- The Risk of Failure – “Selling has never worked for me.”
Start with the idea that you are not going to sell. You are just going to let the world know who you are and what you do. As mentioned, you are going to be friendly and helpful. Persistence is important – but only in the sense of continuous follow-up with the people you meet. You must realize that no one has a 100% success rate in “selling” to new clients. The best baseball players do not reach first base more than two-thirds of the time. In soccer, the three best players in the world on average score only 19 times out of one-hundred kicks on goal. You see, the best players fail 81% of the time Do not let your fear of failure stop you from finding ideas that could work well for you. Especially keep in mind that at no moment are you risking failing in your activities – you are just going to meet people. There is really no risk involved.
- The belief you are too old to learn new skills – “You can’t teach an old dog new tricks.”
If you are motivated and intelligent, you can learn to be a successful rainmaker at any age.
- The belief you are starting too late – “I am embarrassed to start marketing my service this late in my career.”
It is not necessary to view your Individual Marketing as a dramatic change in your professional life. You are not going to change the basic person that you are. Most likely, you already have the skills you need and you have probably been selling your services for years and didn’t realize it. Often older lawyers have a gravitas because of their years of practicing that makes them highly effective rainmakers due to their unquestionable credibility. There is nothing embarrassing about getting out and meeting new people. From point 4 above, you are not going to ask for anything. NO one is going to even notice that you are marketing your services.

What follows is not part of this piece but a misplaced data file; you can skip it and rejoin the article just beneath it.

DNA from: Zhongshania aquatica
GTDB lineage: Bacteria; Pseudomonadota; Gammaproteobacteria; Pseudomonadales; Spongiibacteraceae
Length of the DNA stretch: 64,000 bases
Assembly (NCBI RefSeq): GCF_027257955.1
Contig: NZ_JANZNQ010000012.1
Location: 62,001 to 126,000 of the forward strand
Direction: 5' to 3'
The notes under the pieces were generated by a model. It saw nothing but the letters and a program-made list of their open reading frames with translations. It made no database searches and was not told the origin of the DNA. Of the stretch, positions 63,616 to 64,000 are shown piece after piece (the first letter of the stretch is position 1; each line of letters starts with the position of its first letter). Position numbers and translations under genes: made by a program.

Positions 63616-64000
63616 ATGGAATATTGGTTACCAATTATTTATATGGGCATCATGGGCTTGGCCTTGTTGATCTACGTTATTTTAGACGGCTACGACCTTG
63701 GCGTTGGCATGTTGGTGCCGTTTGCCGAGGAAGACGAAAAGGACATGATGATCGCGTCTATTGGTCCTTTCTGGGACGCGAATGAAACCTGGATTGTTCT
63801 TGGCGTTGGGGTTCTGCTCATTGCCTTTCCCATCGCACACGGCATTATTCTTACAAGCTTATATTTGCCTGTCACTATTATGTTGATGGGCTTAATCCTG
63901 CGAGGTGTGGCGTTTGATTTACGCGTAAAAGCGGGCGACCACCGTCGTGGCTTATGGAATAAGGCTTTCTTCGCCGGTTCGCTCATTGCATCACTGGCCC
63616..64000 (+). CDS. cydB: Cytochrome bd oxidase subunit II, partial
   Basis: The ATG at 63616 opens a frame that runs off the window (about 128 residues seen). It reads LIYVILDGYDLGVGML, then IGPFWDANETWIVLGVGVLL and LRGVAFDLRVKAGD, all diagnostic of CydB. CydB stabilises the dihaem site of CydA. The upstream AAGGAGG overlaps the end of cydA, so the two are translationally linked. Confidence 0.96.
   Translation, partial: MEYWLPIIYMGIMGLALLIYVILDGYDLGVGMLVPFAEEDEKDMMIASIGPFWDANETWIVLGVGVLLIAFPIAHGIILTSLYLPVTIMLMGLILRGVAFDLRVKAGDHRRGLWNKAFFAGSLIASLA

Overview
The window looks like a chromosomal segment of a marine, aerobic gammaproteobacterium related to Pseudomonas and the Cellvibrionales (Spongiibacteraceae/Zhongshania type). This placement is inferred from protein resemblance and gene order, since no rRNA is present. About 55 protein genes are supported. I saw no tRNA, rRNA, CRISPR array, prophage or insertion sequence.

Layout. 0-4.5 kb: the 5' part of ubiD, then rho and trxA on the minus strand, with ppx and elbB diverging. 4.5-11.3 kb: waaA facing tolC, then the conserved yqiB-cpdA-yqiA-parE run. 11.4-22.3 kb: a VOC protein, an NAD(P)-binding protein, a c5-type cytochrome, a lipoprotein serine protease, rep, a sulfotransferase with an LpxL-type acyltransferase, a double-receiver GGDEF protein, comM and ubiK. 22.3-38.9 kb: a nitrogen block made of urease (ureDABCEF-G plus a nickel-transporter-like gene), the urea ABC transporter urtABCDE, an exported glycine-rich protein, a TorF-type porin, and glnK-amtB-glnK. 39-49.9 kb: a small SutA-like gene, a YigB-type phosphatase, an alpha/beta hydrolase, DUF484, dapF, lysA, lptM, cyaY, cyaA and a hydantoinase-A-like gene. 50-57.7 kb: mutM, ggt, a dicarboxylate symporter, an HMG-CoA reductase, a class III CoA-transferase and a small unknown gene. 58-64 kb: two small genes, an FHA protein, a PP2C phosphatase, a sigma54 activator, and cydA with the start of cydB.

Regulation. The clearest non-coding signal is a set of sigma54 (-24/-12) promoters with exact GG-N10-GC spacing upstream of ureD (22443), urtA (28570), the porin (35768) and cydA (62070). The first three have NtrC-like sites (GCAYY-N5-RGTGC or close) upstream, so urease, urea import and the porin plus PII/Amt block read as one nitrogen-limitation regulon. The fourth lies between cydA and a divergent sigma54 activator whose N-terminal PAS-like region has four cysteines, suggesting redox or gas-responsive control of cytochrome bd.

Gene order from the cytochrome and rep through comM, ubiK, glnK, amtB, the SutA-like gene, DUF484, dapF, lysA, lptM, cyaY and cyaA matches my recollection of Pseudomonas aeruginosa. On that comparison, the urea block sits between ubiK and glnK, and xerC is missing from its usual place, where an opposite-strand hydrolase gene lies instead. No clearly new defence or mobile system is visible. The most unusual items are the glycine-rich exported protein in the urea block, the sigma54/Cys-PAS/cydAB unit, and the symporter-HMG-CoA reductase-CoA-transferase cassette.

- The misconception that selling must be abusive – “I don’t want to be seen as a pest (una molestia, 烦人 um incômodo,)”
Being friendly and helpful cannot be considered as being a pest. Also, the idea behind this concept is that you do not believe in the value proposition you are offering. There is no such thing as a pressure sale when it comes to professional services. You cannot talk a client into hiring you if they have no legal matters. You will be hired only when they need you. If you have pride and confidence in your legal work and you know your fees are fair, you can never be a pest. Of course, you need to let the world know you exist and what solutions you bring to your clients, after that, they will seek you out when they need you. You cannot do more than that and therefore you can never be a pest.
- The belief that you must copy other people’s sales style – “I don’t like asking for business.”
There is no one way for being friendly. You do not have to copy anyone else’s marketing style. You do not have to be bold and outspoken. There are 101 ways to be an effective rainmaker without changing your personality to be someone who you are not. Friendly and helpful are the best sales tools.
- The belief that asking for business is unethical – “My profession has rules that restrict selling.”
Don’t ask for their business, let them come to you. As long as you are honest and accurate about your work and what you can do on behalf of clients, there is nothing unethical about marketing your services that violates the code of ethics in your jurisdiction. There is nothing unethical about writing articles, giving seminars or doing public speaking. There is nothing unethical about widening your circle of acquaintances and friends. You will find what marketing tools work best for you and what is most comfortable for you.
Keep an eye on November 1st for the second article in this series.